We got rear-ended yesterday. Nobody was hurt. Mani’s car has some significant damage, the repair of which will be covered by the other driver’s insurance. We’re both a little rattled, though. And of course, there’s the hassle of dealing with appraisers, repairs, and all that jazz.
After we’d both pulled over and gotten out of our cars, I asked the woman what happened. She said she didn’t know why I had stopped.
I stopped because there was a yield sign, and there was oncoming traffic where we were about to merge.
If the car in front of you isn’t moving, don’t keep driving.
She was clearly frazzled, as I would’ve been in her shoes. I HAVE been in her shoes. Accidents happen.
She thought her car wasn’t registered (and thus, not currently insured), which meant it would have to be towed. After I had already placed a call to the Amherst Police, the woman pleaded with me to take care of things privately. Later, she again asked, in the presence of the officer, why we had to go through insurance. It was at that point that she said we’d gone to high school (roughly 30 years ago).
We *knew* each other, after all. I told her oh, yeah. I thought you looked a little familiar. But honestly, I’m not sure if I remember her or not. This made me feel somehow deficient, as if I was shitty person for not running over to give her a hug.
The officer said, “Because not going through insurance never works out.” Then the woman asked the police officer if she could get a ride back to work. When the officer said no, she asked ME for a ride.
I told her I needed to think about it. The office asked her to go wait in her vehicle while she wrote up a report. And the woman walked over to my car, knocked on the window, and asked me again for a ride.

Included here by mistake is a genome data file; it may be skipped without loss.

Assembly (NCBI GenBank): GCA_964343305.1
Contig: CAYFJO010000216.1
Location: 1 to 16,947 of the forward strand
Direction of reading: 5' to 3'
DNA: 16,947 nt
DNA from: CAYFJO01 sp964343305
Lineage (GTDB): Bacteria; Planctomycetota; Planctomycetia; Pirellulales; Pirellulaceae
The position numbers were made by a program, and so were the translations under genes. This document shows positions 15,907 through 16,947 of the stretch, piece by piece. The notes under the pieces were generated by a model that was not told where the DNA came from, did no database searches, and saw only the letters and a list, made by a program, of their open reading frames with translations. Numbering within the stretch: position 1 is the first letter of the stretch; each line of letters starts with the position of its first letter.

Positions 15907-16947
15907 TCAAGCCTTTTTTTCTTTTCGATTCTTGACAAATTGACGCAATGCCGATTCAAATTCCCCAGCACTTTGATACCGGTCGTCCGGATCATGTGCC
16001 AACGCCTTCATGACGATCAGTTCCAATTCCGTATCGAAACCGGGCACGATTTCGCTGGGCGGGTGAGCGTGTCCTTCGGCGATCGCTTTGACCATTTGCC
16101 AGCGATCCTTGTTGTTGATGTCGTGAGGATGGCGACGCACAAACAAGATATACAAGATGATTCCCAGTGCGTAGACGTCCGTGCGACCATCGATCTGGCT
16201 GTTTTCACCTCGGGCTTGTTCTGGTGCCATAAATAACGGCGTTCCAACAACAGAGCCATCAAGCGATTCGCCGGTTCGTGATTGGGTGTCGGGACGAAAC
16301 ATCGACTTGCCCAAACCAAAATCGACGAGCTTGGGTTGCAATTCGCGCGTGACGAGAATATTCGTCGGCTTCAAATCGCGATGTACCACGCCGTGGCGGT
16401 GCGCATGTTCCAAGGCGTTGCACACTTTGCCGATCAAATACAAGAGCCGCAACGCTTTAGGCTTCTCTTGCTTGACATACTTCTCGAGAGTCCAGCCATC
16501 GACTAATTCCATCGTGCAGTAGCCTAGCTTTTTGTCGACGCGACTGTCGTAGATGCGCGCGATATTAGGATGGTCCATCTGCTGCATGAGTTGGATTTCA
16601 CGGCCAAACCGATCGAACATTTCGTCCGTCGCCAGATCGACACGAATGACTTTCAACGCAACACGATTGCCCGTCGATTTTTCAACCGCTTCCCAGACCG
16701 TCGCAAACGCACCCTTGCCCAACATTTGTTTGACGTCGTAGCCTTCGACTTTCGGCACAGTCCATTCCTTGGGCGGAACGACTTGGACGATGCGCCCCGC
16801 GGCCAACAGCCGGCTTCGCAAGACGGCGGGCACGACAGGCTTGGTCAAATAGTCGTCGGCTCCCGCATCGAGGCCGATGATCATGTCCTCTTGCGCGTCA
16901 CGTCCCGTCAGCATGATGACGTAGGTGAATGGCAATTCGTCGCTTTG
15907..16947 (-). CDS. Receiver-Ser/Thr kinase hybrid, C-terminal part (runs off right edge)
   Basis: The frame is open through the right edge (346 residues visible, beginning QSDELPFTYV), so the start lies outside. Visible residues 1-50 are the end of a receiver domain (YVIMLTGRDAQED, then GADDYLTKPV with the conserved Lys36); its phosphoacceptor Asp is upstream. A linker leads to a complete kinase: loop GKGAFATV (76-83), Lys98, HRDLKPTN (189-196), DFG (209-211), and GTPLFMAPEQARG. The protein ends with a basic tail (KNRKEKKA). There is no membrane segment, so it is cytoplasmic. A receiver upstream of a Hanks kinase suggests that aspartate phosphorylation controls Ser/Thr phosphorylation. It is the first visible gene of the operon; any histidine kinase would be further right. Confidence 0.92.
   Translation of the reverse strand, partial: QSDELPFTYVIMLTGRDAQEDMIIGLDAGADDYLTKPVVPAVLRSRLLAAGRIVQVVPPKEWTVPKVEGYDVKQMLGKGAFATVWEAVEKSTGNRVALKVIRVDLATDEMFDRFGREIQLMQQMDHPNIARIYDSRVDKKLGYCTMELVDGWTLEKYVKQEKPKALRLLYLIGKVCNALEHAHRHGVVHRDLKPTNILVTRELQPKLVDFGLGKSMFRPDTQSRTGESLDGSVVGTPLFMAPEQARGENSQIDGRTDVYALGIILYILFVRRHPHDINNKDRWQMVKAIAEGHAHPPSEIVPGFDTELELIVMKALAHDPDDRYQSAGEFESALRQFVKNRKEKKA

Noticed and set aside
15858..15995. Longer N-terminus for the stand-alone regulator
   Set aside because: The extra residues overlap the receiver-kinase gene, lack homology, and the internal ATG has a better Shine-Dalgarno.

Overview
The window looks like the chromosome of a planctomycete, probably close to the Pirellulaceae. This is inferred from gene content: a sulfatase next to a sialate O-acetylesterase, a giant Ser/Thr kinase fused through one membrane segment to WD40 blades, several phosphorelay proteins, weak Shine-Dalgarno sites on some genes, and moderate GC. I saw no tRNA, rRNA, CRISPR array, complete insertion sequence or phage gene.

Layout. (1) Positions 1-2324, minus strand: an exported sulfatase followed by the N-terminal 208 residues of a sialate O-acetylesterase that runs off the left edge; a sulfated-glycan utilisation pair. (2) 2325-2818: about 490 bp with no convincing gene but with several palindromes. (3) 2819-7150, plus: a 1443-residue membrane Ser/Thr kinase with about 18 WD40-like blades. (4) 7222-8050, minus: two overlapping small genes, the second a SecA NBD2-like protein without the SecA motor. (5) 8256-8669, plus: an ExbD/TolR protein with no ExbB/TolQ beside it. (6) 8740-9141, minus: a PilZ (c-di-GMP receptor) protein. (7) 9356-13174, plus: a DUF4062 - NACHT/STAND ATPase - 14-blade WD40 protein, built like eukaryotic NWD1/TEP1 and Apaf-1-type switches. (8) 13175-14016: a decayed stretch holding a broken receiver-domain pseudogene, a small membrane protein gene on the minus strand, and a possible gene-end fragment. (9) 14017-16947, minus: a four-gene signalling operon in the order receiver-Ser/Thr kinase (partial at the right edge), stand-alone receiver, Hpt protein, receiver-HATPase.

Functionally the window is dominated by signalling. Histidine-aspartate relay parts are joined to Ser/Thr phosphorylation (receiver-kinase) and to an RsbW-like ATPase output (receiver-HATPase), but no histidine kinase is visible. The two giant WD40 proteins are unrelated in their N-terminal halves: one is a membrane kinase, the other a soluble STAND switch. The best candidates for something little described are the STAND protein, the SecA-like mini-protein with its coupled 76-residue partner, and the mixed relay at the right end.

“Jena. JENA. Have a heart,” she said, looking me directly in the eye. When I told her I wasn’t comfortable doing that (not to mention the fact that I was cramming about 40 things into a two-hour window), she said, “Why? WHY?”
She didn’t have her cell phone, so she borrowed mine to call her husband, then her father, then her workplace.
She went back to her car and the officer came back to ours a few minutes later. Apparently, this was not her first encounter with the other driver. “Oh, I’ve dealt with her before. She’s always like that,” she said.
The experience pushed all my of boundaries buttons. It was as if she knew it would be hard for me to say “no” to her pleas for a lift. And it wasn’t until later that I was even able to articulate why I felt so uncomfortable and pushed. We were also in the middle of *our* day.
She was acting like a victim, even though she had just hit us. Yet I immediately questioned whether I was being cold or lacking compassion.
Having boundaries does not mean you are cold and heartless.
Yes, I am learning.